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JCC Art Offers Alternate Universes

Engaging, thought-provoking show opens today and runs through April 24.

Artist Lisa Suss, the JCC visual arts manager and curator at the Gaelen galleries at JCC MetroWest, is excited about the new exhibit opening Sunday with a reception from 11 a.m. until 1 p.m.

Suss gave an overview and mini critique of the exhibits: "The JCC spring exhibits contrast styles and media of three artists. Oscar Peterson's sensitive portraits reflect the personality of the sitter in beautifully handled oils. Kate Siegel's photographs have an appreciation of her settings and a discerning eye for composition. Susanna Baker's encaustics and monoprints are adventurous explorations of abstract design."

Peterson and Siegel are past Gaelen Juried Show award winners ( the 12th annual juried show opens later this year) and are returning to the Galen Gallery East. Peterson, who graduated from the Pratt Institute and the Arts Students League in New York City, has been an art director, illustrator and an experienced commissioned portrait painter.

"His preferred medium is oil, although he frequently uses pastel, acrylic, watercolor, and charcoal," Suss said in an official exhibit release. "He is inspired by the Impressionists and the Old Masters."

Siegel is a recent Art History graduate of the University of Wisconsin-Madison with a degree in Art History and now works for Thom Filicia, an interior design firm in NYC. Her boldly colored photographs were taken during extensive European travel during a  semester abroad. Siegel's special interests are design and architecture.

Over 20 of Susanna Baker's extraordinary mixed media works from her current series, "Cut and Embellished Monoprints" and "Universes 2010-2011" will be on view in the Arts Lobby and Exhibition Corridor.

Right now, Baker, has been enjoying a highly merited participation in prestigious area group exhibits: She is also on  view at the not for profit Studio Montclair's "Rendering Green" exhibit at the Gallery @ Academy Square in Montclair — four of her six works there have already sold. She was also part of the recently closed "Art Connections 7" show at the George Segal Gallery at Montclair State University, a show guest curated by Suss, and "Hidden Worlds" at the Watchung Art Center.

Suss first saw Baker's work from an earlier series; this one-woman show will allow viewers to see the full scope of Baker's learned imagination and technical prowess.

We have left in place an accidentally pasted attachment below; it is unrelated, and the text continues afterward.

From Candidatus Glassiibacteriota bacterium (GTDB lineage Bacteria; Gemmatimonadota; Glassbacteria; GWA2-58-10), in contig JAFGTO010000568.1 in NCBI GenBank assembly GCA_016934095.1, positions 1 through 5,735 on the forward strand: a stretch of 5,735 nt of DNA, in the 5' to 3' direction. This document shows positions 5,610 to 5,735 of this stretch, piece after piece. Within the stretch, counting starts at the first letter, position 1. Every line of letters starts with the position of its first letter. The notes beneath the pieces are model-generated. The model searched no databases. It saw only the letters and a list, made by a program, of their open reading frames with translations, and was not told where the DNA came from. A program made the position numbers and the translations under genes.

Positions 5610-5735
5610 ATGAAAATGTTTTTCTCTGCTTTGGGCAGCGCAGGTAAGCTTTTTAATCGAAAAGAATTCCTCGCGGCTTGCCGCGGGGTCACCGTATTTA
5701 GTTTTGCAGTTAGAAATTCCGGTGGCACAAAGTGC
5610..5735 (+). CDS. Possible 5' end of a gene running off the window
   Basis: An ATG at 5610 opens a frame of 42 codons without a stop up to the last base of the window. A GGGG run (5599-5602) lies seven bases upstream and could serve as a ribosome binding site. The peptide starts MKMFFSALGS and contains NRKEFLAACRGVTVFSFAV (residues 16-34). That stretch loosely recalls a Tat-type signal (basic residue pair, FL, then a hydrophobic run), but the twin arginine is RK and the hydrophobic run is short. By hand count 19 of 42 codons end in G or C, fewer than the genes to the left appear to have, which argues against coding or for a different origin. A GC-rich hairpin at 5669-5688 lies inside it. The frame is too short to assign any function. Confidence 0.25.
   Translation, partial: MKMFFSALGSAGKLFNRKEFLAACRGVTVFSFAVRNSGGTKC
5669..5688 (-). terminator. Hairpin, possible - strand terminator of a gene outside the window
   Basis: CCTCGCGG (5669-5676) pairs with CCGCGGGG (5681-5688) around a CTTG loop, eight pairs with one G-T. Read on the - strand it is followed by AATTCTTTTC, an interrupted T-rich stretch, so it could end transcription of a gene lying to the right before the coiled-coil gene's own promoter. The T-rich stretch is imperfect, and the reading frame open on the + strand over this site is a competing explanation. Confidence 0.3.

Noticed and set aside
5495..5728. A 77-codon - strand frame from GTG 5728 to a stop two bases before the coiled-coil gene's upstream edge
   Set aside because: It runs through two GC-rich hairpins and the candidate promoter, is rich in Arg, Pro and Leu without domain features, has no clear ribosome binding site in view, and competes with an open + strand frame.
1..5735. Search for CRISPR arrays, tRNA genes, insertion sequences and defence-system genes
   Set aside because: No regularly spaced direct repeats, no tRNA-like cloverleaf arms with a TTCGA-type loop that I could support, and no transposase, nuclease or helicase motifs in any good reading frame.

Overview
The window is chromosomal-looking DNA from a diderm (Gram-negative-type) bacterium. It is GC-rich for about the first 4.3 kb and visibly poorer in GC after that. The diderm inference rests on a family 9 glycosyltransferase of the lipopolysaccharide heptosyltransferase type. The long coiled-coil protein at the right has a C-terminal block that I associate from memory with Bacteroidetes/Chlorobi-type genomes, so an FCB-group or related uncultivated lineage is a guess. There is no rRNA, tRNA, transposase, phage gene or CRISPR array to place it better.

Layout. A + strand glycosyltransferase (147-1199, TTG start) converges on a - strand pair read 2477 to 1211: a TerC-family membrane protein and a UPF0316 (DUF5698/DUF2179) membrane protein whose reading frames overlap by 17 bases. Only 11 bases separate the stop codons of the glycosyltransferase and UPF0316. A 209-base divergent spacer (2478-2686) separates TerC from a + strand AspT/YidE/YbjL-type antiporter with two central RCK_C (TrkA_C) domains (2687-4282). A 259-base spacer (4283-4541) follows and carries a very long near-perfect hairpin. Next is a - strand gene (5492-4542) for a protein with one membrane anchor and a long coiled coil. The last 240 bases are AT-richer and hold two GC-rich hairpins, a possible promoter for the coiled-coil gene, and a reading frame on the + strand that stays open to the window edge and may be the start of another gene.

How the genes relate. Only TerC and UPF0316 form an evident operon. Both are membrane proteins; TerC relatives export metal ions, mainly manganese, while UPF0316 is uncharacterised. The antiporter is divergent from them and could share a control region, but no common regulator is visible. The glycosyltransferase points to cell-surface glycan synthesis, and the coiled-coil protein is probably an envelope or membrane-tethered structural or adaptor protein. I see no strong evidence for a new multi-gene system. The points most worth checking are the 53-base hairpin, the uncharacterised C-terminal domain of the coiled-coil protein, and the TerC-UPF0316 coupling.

Reached in her Verona studio, Baker, a graduate of the Rhode Island School of Design, has been both immersed in her art and her explorations of the nature of reality and the vastness of the universe. Two particular influences are Bill Bryson's "A Short History of Nearly Everything" and "The Codex Seraphinianus." The codex is an imagined encyclopedia of an alternate world which was written and illustrated 30 years ago by Luigi Serafini, an Italian graphic designer and architect.

Baker talked about her methods: "My ideas lead to my imagery. I create a drawing or painting, make a wax mold of it, then print elements of the painting on a new surface, creating mirror images. In "Cut and Embellished Monoprints," I incorporate cut out sections of a print on the new print and also go  back in with paint and wax," Baker said.

Her subtly hued, beautiful abstract works take you to deep into layers of reality and ask what is behind, what is underneath?

In the "Universes 2010-2011" series ("Yellow Universe" is pictured here), Baker imagines her own richly textured, primal universe. She invents the flora and fauna inhabiting that world; they reside in side panels, more monochromatic than the variously hued main section.

You can meet Baker and all the artists at the opening reception on Sunday.

Also continuing on view in the Art Lobby showcase is the provocative and important Rutgers-Newark GlassBook Project "After Domestic Violence: Changed Relationships." The multimedia works, executed primarily in glass by Newark's Glass Roots group, travel nationally.

The GlassBook project in a healing initiative that was conceived by Nick Kline, a photographer and artist in the Visual Art Department at the Rutgers University-Newark, Department of Arts, Culture, and Media in collaboration with his colleague Helga Luest of Witness Justice, a group which deals with trauma recovery. A collective of artists, writers, students and additional community organizations are responsible for the ongoing project. 

All works are for sale. Gaelen Gallery East hours are Monday through Thursday, 9 a.m. to 6 p.m.; Friday 9 a.m. to 4 p.m.; and Sunday 10 a.m. to 5 p.m. It's located at the JCC, 760 Northfield Ave., West Orange. For more information, please contact Lisa Suss at (973) 530-3413 or e-mail lsuss@jccmetrowest.org.

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